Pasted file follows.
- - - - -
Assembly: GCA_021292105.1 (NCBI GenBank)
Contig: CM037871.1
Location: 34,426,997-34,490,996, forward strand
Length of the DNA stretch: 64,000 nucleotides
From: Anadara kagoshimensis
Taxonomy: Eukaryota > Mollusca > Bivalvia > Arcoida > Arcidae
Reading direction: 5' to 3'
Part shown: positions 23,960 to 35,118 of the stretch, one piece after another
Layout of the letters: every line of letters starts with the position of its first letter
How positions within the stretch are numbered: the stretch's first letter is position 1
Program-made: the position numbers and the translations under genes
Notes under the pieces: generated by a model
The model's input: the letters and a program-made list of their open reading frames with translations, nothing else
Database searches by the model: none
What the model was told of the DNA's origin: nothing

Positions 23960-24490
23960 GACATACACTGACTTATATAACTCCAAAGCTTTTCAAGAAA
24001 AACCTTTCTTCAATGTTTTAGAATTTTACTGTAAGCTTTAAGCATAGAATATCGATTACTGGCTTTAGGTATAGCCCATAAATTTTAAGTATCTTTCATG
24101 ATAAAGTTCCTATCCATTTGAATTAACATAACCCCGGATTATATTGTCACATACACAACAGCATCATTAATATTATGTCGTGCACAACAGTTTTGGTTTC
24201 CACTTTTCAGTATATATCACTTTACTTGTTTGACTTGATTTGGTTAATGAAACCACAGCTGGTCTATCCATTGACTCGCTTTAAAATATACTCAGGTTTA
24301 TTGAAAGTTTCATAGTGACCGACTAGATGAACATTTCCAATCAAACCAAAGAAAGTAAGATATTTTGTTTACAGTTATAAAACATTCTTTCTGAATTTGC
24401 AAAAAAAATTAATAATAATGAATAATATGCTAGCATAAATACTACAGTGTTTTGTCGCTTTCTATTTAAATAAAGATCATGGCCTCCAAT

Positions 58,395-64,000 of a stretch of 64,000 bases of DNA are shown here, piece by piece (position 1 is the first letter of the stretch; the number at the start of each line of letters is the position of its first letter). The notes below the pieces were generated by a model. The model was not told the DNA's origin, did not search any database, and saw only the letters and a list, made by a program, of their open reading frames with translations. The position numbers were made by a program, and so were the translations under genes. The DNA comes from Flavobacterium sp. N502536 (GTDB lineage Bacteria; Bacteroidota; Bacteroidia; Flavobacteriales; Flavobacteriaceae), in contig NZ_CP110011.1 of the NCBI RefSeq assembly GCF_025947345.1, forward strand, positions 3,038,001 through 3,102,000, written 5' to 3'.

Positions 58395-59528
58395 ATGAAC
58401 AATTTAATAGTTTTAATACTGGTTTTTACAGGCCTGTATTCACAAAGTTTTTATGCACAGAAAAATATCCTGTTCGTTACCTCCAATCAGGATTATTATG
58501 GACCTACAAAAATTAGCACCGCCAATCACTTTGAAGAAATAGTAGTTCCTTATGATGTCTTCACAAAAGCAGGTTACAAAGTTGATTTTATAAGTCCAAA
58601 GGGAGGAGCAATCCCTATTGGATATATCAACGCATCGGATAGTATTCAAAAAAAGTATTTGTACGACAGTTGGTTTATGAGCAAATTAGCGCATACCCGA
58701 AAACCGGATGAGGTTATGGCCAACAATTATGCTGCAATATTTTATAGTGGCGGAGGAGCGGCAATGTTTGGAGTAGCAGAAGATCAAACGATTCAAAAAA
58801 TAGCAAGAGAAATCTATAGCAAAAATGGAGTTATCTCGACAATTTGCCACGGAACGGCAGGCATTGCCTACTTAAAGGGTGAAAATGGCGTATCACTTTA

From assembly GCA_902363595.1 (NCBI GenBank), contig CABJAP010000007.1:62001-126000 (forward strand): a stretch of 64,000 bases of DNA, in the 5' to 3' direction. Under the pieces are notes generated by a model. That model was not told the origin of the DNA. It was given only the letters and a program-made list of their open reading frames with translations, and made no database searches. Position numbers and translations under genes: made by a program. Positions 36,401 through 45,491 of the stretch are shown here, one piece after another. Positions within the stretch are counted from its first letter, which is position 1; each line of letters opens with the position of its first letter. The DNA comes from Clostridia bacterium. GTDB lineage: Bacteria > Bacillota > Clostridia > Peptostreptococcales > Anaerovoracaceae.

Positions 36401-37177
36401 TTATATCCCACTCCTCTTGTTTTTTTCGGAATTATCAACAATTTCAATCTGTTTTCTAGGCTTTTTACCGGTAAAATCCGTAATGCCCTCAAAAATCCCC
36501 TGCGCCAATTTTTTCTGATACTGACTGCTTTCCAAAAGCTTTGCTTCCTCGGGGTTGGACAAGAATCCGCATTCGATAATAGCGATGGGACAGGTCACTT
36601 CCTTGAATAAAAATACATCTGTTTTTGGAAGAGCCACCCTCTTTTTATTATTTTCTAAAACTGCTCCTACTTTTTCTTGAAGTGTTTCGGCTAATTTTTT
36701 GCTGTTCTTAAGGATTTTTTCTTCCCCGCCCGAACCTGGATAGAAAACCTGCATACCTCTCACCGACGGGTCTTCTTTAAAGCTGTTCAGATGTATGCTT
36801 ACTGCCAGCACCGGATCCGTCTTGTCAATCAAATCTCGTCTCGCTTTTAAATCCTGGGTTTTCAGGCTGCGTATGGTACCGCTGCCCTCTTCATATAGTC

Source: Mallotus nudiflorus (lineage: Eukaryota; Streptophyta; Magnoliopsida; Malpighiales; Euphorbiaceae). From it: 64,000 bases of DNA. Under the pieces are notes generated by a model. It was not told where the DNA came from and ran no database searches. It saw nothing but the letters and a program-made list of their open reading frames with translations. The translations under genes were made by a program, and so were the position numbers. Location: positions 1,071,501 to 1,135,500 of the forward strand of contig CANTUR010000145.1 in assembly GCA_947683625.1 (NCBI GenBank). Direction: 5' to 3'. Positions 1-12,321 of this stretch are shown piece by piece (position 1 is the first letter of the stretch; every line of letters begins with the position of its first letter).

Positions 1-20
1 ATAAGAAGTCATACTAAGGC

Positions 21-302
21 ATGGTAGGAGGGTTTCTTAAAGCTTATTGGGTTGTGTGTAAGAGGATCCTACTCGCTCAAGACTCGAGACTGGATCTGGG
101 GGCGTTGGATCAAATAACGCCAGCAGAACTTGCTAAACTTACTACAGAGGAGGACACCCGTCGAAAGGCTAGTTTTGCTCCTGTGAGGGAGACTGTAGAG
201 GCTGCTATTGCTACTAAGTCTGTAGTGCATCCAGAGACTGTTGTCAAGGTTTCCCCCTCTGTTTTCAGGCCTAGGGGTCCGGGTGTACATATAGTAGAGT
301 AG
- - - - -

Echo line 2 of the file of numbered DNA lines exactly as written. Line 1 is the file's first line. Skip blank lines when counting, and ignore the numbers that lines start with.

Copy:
Contig: CM037871.1